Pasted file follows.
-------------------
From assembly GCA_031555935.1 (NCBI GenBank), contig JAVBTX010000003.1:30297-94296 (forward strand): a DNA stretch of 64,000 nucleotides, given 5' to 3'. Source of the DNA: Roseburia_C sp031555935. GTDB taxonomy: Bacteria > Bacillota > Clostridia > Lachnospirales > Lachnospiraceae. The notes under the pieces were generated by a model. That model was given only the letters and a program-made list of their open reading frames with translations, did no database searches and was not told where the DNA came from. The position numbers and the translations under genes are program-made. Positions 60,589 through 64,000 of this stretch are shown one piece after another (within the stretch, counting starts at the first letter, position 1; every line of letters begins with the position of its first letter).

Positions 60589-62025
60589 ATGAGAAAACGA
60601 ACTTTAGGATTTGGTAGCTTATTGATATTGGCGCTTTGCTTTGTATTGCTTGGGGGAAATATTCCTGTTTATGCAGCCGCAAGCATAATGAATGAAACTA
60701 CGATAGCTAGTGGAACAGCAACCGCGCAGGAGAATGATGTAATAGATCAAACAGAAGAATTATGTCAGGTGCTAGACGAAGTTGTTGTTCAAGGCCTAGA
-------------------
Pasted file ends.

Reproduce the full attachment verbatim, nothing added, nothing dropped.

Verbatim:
From assembly GCA_031555935.1 (NCBI GenBank), contig JAVBTX010000003.1:30297-94296 (forward strand): a DNA stretch of 64,000 nucleotides, given 5' to 3'. Source of the DNA: Roseburia_C sp031555935. GTDB taxonomy: Bacteria > Bacillota > Clostridia > Lachnospirales > Lachnospiraceae. The notes under the pieces were generated by a model. That model was given only the letters and a program-made list of their open reading frames with translations, did no database searches and was not told where the DNA came from. The position numbers and the translations under genes are program-made. Positions 60,589 through 64,000 of this stretch are shown one piece after another (within the stretch, counting starts at the first letter, position 1; every line of letters begins with the position of its first letter).

Positions 60589-62025
60589 ATGAGAAAACGA
60601 ACTTTAGGATTTGGTAGCTTATTGATATTGGCGCTTTGCTTTGTATTGCTTGGGGGAAATATTCCTGTTTATGCAGCCGCAAGCATAATGAATGAAACTA
60701 CGATAGCTAGTGGAACAGCAACCGCGCAGGAGAATGATGTAATAGATCAAACAGAAGAATTATGTCAGGTGCTAGACGAAGTTGTTGTTCAAGGCCTAGA